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17 06, 2013

What if Everyone Were a Statistician?

By |2017-05-23T15:42:02-08:00June 17th, 2013|Blog|0 Comments

There’s a nice blog post by statistician Jeff Leek on how more and more non-statisticians are finding themselves in roles that involve data analysis and visualization. Data are becoming more and more available, and less and less expensive to collect, and the tools for analyzing that data, from Excel to SAS to Spotfire, are becoming ubiquitous. It is essential that these non-statisticians have more than just data and tools however: they also need training to correctly interpret results and communicate them in a clear, compelling way to executives.

At Enrich, we couldn’t agree more with Jeff. Giving our clients the tools they need to communicate complex forecasts and outcomes in a clear, effective way is a critical first step. For twelve years, we’ve been building custom forecasting and portfolio systems that are tailored to the specific questions our clients’ executives seek to answer. Rather than providing an open-ended workbench, we create interactive dashboards that drive conversations to decisions.

The second step involves training users around building plausible, concrete scenarios, managing uncertainty, and communicating both upside opportunity and downside risks to management. You don’t need to be a Ph.D. statistician to estimate a market share range for your next product launch, but understanding forecasting shortcomings in human behavior and how to incorporate historical information will make you a better forecaster, and lead to better product and portfolio decisions.

So, while not everyone is a statistician, more and more people have access to powerful tools and insight-laden datasets. When our clients use the Enrich Analytics Platform to make complex, high-stakes business decisions under uncertainty, we know we’ve built a critical bridge between the data and the difficult decisions facing management.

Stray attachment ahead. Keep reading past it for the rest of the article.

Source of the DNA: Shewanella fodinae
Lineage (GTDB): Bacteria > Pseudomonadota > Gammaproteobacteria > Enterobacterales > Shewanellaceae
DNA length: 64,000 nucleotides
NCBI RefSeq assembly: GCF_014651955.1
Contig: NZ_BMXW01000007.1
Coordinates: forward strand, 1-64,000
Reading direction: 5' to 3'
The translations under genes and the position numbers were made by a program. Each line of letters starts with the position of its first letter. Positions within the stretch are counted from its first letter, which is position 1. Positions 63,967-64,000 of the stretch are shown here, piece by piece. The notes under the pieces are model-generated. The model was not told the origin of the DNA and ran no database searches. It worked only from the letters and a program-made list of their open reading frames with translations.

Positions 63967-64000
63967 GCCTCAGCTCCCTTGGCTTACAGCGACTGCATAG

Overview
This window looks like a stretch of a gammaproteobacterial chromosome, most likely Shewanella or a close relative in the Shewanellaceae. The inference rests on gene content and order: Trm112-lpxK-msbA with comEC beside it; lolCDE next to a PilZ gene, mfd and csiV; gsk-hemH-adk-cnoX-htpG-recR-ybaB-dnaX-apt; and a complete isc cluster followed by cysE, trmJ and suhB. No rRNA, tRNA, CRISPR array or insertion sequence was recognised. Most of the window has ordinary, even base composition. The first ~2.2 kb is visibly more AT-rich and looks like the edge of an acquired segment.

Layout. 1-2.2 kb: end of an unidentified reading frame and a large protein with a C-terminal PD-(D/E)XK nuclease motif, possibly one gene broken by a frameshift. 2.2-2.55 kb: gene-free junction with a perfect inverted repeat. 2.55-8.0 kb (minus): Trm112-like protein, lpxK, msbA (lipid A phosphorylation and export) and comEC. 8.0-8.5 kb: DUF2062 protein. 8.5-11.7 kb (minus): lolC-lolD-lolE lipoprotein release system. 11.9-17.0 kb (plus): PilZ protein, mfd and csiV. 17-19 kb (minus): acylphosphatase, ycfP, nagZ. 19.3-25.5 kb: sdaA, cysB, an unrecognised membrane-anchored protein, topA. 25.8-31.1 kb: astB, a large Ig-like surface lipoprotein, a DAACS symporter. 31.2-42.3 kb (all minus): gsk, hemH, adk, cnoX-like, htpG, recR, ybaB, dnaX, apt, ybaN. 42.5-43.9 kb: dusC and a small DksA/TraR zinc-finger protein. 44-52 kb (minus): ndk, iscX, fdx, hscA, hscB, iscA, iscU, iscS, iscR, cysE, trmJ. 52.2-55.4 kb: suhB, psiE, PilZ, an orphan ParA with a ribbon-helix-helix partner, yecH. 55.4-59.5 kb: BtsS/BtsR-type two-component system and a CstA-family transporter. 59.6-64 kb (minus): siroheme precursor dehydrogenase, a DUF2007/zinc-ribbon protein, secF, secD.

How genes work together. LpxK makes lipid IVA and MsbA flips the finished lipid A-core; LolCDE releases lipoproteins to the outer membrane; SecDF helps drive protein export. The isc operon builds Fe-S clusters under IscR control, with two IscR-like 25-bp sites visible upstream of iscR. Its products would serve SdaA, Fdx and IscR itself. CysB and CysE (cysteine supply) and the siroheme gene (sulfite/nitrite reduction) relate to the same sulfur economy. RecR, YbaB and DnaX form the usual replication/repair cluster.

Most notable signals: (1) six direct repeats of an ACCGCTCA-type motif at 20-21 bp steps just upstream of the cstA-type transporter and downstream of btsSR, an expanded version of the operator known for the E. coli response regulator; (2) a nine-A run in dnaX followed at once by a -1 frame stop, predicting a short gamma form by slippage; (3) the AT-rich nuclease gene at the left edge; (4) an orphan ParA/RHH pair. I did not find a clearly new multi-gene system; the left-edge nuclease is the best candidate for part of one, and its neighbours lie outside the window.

See also:

Bringing Insights, not Just Charts, into Your Sales Meetings

Product Forecasting and the Planning Fallacy

3 06, 2013

Bringing Instant Insights (Not Just Charts) to Sales Planning Meetings

By |2017-05-23T15:42:02-08:00June 3rd, 2013|Blog|0 Comments

The starting point for most conversations about a candidate drug’s sales potential is a chart of drug sales by segment and time—month/quarter/year, depending on the planning horizon. Digging deeper, you are ‘treated’ to a huge table, or perhaps a bunch of bar charts, tallying the number of afflicted people, those afflicted who have insurance, those with insurance who are good candidates for a specific class of therapy, and so on, leading to an estimate of patients who will receive the firm’s medicine. Although it’s all the right information, visualizing across multiple time periods, multiple market segments, and multiple filters is an eye-crossing challenge. Like the visuals themselves, conversations jump and dart around unsatisfyingly, from “Wait, did we look at healthcare access in the out years?” to “What was the total incidence again?” until the topic is lost.

Having participated in numerous drug development review and sales planning meetings and having interviewed key stakeholders at multiple firms, we understand first-hand how long it can take participants to level-set on a drug’s go-to-market story. Yet without a concise go-to-market narrative, building consensus around how to improve a drug’s future prospects just isn’t possible. We had a hunch that the right visualization could make a big difference in these meetings, and that got us thinking…


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